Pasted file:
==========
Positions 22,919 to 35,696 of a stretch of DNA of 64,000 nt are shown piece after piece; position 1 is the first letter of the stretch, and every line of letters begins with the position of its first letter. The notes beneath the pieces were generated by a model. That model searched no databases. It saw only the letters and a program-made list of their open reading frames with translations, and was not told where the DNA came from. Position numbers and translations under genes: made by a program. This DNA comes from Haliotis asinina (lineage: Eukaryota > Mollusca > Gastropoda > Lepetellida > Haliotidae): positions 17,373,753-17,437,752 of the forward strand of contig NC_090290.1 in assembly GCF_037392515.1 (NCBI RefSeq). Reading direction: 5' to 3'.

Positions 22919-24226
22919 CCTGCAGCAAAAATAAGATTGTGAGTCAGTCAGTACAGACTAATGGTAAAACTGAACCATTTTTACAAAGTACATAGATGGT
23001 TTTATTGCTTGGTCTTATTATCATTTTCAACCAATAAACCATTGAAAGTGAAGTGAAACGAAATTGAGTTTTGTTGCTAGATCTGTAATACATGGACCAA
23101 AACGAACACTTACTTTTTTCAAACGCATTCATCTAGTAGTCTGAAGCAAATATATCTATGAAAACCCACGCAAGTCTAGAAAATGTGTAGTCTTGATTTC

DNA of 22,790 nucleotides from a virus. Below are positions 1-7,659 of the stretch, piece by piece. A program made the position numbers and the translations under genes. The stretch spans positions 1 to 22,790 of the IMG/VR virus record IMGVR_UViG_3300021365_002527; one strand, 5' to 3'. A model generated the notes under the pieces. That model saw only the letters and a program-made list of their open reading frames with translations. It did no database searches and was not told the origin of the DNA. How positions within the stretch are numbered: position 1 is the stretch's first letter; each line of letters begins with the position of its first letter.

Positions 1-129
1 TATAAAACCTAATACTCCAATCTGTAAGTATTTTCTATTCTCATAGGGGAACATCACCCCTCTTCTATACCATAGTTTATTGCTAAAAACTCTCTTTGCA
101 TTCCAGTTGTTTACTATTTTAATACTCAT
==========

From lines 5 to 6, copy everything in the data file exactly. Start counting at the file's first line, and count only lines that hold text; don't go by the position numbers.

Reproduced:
23101 AACGAACACTTACTTTTTTCAAACGCATTCATCTAGTAGTCTGAAGCAAATATATCTATGAAAACCCACGCAAGTCTAGAAAATGTGTAGTCTTGATTTC

DNA of 22,790 nucleotides from a virus. Below are positions 1-7,659 of the stretch, piece by piece. A program made the position numbers and the translations under genes. The stretch spans positions 1 to 22,790 of the IMG/VR virus record IMGVR_UViG_3300021365_002527; one strand, 5' to 3'. A model generated the notes under the pieces. That model saw only the letters and a program-made list of their open reading frames with translations. It did no database searches and was not told the origin of the DNA. How positions within the stretch are numbered: position 1 is the stretch's first letter; each line of letters begins with the position of its first letter.